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Notes on the draft polyglot document Polyglot document

From: Tim Berners-Lee <timbl@w3.org>
Date: Wed, 9 Jun 2010 12:21:15 +0100
Message-Id: <7850A528-CBAC-48DF-865B-463E40442824@w3.org>
Cc: TAG List <www-tag@w3.org>
To: HTML WG <public-html@w3.org>
The TAG has reviewed the editor's draft  "HTML/XHTML Compatibility Authoring Guidelines"
as retreived 2010-06-09 CVS rev 1.14
We welcome this effort and have a few suggestions as follows.

1. The document should be couched as a specification. It specifies a set of documents, defined by various constraints,  most (though not all, because of the constraints on what scripts do) of which can be checked by a validator.   (This is useful spec, even though of course there are many types of document which are not exactly as defined which also have interesting properties).

2. Suggested title:  XML/HTML "Polyglot" Documents

3. The abstract should be an abstract of the document not information about it.
Suggested abstract:


A polyglot document is an HTML5 document which is at the same time an XML document and an HTML document, and meets a well defined set of constraints. Polyglot documents meeting these constraints are interpreted compatibly regardless of whether they are processed as HTML or as XHTML, per the HTML5 specification. Polyglot documents use a specific doctype, namespace declarations, and a specific case, normally lower case but occasionally camel case, for element and attribute names. They use lower case for certain attribute values. Further constraints include those on empty elements, names entity references, and to the use of scripts and style.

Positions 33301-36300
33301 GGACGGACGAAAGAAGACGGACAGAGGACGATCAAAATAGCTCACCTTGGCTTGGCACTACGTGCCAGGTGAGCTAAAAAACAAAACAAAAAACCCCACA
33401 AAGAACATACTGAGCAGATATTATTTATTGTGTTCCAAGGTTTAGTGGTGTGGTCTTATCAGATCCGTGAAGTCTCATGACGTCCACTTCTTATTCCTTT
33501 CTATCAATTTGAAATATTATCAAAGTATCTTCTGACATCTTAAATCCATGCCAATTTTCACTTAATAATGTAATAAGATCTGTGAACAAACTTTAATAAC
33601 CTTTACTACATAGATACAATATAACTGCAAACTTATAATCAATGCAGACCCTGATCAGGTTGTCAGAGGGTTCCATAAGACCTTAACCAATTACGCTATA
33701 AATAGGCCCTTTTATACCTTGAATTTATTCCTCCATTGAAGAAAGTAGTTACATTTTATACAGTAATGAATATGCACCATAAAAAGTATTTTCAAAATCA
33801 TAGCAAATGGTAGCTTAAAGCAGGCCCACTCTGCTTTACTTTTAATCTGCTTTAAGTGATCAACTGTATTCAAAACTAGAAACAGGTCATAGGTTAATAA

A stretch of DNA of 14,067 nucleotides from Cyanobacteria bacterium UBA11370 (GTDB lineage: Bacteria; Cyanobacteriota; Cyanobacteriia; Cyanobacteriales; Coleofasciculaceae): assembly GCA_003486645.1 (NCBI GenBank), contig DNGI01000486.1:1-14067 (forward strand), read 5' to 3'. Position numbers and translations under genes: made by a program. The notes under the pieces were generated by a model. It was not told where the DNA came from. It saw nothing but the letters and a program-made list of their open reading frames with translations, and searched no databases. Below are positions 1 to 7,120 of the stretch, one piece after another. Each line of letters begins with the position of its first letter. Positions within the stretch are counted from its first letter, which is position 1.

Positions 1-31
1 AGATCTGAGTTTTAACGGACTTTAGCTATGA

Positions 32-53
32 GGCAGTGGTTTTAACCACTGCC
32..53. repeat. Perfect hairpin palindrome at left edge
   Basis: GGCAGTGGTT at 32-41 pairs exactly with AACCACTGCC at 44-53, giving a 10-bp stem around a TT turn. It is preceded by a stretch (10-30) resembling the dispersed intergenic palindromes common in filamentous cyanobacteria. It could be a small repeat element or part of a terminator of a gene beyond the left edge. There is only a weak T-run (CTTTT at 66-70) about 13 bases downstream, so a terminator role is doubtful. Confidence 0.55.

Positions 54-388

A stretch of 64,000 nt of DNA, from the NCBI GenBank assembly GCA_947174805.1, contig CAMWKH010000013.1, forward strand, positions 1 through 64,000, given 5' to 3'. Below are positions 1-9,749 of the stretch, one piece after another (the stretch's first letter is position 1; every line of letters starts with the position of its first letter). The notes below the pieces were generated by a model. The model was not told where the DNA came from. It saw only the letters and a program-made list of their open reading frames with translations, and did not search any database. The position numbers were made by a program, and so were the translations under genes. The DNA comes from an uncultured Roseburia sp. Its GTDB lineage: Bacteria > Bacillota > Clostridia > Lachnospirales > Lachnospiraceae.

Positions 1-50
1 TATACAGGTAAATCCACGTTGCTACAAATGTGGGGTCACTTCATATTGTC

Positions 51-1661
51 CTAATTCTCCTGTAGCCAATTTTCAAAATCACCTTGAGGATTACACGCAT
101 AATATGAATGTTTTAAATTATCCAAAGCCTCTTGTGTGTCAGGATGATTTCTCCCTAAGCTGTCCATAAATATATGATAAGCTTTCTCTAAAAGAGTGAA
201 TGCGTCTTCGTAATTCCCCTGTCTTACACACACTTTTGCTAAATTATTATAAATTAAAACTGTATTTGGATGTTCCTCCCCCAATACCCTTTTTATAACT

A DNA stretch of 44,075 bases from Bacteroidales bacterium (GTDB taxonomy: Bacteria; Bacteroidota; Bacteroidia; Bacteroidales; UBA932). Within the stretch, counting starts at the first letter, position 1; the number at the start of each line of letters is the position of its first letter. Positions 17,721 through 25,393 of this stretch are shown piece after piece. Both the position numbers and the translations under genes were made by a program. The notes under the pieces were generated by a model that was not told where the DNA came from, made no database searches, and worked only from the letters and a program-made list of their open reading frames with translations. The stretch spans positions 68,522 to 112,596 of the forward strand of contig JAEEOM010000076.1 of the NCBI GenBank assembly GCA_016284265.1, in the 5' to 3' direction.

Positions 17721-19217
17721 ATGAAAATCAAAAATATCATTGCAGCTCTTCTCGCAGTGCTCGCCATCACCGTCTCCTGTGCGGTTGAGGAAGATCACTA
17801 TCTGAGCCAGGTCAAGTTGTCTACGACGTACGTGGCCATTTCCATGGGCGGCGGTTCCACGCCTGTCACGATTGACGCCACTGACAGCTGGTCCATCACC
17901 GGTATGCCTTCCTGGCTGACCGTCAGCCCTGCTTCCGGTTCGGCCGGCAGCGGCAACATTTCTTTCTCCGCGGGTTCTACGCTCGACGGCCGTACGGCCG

4. The original abstract should be moved into the SOTD section, as a new paragraph after "http://www.w3.org/TR/."

5. Much of the document then becomes normative, in the sense that the sepc is the definition of the polyglot set of documents.   The "non-normative" marks should be kept for only the non-normative comments.

  RFC2116 language should not be used in non-normative text. In normative text, as this is a specfication of a set of documents, we prefer the "A polyglot document is" to a "A polyglot document MUST be" style, as we are not talking about the behaviour of software.

6. We wonder whether there should be more advice about accessing the DOM from scripts.

7. Even though a validator cannot test whether the scripts in a document do the right thing, it may well be useful to write validators for the other constraints on ployglot documents. The document author should bear this in mind.

We are happy of course to discuss this if it doesn't makes sense. 
Received on Wednesday, 9 June 2010 11:21:33 UTC

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